There are twelve species of micro-bats on the Adelaide Plains and in the Hills, yet despite this, most are unknown due to their nocturnal habits.
These tiny mammals are about the size of a mouse and are active between dusk and dawn in the warmer weather and go into a type of hibernation over winter (May to August). They fly very fast so it is hard for our eyes to focus on them and often they are confused with swallows at dawn or dusk, as they fly around the lights of ovals, street lights or shopping centre carparks. It is possible to hear some species which make a tiny ‘tink tink’ sound. Some of these bats can travel up to 50km per evening in search of insects and this means that the bats from the Hills could forage the suburbs of Adelaide.
They are one of the best garden guardians in terms of eating pest insects as they can eat up to half of their body weight in insects a night and they love mosquitoes. This is reported to be equivalent to 1200 mosquitoes a night. Some species come down very close to the ground to catch their insects and would dine on aphids, caterpillars, beetles, moths, bugs, flying ants and midges, while others fly within the middle and upper canopies of trees to catch their insects. Microbats do not harm us but actually benefit us, so it is important to use avoid insecticides which harm the insects which the bats totally rely on for their survival. Keep your cats inside at night so they do not harm any microbats. While bats will generally get all the moisture they need out of their insect diet, they do appreciate bird baths and water bowls in time of drought.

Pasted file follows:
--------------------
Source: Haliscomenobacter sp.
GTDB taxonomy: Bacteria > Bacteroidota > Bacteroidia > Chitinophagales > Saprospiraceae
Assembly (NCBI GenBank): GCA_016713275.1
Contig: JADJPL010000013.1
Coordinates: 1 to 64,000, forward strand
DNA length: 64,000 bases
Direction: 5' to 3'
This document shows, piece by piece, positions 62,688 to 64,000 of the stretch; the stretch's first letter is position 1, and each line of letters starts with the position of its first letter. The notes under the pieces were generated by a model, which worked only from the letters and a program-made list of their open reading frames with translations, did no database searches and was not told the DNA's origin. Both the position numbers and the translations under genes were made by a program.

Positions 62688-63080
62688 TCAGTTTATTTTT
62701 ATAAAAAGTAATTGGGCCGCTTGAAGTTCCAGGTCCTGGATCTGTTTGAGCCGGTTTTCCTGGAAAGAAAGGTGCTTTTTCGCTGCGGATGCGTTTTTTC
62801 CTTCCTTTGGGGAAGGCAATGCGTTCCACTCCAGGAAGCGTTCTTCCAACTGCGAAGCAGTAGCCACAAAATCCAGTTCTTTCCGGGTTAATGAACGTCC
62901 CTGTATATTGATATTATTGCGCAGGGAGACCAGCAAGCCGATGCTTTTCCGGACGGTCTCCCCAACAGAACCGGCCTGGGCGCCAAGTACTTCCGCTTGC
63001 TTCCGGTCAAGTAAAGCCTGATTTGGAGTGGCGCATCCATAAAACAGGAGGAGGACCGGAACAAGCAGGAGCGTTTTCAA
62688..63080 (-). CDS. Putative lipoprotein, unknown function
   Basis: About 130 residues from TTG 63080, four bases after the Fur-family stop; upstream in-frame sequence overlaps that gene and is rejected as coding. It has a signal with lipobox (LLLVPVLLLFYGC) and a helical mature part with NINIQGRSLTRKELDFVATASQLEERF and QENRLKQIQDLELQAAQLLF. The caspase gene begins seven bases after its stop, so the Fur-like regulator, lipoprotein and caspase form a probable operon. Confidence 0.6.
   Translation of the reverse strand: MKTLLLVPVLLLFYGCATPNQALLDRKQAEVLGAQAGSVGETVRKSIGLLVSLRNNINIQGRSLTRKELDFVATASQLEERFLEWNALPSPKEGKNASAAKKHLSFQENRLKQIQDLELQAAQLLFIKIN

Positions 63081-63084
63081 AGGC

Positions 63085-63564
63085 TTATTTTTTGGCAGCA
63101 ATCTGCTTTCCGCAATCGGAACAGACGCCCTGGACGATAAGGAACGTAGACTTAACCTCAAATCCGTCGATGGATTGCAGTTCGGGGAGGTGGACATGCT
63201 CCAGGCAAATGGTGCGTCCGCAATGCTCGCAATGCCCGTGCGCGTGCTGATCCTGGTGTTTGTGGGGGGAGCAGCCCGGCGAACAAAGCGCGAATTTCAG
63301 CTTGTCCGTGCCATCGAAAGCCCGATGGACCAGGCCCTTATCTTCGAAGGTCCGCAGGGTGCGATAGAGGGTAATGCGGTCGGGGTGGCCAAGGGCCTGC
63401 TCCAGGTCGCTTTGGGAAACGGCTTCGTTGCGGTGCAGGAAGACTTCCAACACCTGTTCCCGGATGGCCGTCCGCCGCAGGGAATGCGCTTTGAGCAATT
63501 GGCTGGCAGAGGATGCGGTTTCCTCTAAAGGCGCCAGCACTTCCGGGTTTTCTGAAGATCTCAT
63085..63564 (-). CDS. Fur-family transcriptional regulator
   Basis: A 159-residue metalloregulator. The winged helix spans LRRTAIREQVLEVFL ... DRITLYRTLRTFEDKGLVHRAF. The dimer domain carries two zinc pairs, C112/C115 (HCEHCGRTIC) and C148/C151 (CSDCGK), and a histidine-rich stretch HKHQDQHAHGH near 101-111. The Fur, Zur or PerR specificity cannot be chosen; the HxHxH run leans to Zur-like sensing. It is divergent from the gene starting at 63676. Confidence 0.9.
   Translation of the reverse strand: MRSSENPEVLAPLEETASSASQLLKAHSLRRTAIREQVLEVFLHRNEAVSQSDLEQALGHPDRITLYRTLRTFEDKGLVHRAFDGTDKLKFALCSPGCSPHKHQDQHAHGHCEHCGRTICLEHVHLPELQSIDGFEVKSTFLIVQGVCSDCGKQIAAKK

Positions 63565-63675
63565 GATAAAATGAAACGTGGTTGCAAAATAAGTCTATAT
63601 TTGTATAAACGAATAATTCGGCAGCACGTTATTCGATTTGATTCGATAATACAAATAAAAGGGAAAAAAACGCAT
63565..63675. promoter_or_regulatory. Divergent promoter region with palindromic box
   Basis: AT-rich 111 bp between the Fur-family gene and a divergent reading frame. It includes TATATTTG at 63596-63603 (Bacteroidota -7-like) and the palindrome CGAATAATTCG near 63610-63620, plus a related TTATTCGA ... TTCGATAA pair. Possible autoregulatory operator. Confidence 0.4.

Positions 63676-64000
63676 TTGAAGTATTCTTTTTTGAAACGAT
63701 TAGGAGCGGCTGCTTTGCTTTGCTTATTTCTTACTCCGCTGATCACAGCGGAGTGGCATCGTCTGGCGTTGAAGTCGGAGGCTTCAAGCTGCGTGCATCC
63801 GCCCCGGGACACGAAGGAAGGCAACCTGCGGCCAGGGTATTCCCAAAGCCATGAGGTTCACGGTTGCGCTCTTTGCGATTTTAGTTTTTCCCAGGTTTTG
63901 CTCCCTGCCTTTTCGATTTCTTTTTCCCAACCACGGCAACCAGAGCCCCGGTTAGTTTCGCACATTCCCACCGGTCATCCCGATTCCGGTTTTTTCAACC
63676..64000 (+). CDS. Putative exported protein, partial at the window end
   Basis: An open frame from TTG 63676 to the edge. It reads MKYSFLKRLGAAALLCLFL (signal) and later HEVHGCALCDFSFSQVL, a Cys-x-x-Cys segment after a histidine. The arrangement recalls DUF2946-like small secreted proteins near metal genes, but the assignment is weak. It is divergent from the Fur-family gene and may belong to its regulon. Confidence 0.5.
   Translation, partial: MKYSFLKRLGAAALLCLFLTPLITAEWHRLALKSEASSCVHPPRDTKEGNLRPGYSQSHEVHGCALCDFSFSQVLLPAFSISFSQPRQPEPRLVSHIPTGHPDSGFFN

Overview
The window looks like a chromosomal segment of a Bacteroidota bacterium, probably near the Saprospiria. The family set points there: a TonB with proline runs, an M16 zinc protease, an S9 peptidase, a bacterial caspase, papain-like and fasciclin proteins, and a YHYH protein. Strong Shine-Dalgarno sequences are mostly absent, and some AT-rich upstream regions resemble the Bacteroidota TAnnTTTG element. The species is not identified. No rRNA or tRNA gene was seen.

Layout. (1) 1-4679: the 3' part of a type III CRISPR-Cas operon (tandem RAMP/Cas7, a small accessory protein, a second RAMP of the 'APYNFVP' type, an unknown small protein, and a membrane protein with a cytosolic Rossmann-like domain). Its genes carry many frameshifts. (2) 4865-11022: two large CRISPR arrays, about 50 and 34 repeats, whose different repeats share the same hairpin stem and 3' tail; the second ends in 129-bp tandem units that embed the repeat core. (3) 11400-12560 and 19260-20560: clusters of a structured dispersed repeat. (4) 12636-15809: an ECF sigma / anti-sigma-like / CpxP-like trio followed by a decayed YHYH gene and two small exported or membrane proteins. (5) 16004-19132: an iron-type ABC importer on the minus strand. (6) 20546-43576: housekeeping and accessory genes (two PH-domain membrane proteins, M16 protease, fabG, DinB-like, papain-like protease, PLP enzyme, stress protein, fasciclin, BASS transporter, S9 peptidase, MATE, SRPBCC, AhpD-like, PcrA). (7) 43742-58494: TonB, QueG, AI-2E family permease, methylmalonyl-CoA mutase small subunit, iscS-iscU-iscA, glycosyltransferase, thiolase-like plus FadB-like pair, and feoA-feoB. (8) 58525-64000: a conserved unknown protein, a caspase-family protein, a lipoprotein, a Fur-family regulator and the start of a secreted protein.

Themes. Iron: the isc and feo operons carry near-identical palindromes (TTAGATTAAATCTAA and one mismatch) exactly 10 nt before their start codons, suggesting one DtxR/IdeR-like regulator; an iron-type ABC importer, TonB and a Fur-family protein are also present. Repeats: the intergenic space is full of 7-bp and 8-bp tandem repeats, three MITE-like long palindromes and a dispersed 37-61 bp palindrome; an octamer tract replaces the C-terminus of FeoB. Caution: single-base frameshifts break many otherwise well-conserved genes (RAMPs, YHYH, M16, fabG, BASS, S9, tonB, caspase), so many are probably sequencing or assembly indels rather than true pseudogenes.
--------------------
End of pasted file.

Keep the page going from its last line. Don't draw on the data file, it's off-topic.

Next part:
Many live in tree hollows which are under threat, so installing a bat nesting box can help to attract them to your garden. Bats will also roost during the day under exfoliating bark of trees and in old sheds (under horse blankets and hessian bags), under timber piles and machinery, and also co-existing with us in our homes (without anyone of us knowing most of the time!). Please do not disturb or harm them. They cause very little damage, if any. They are sleeping for the day. They will be off at dusk in search of those pesky mosquitoes!
For more information on bats visit Adelaide Bat Care www.adelaidebatcare.com.au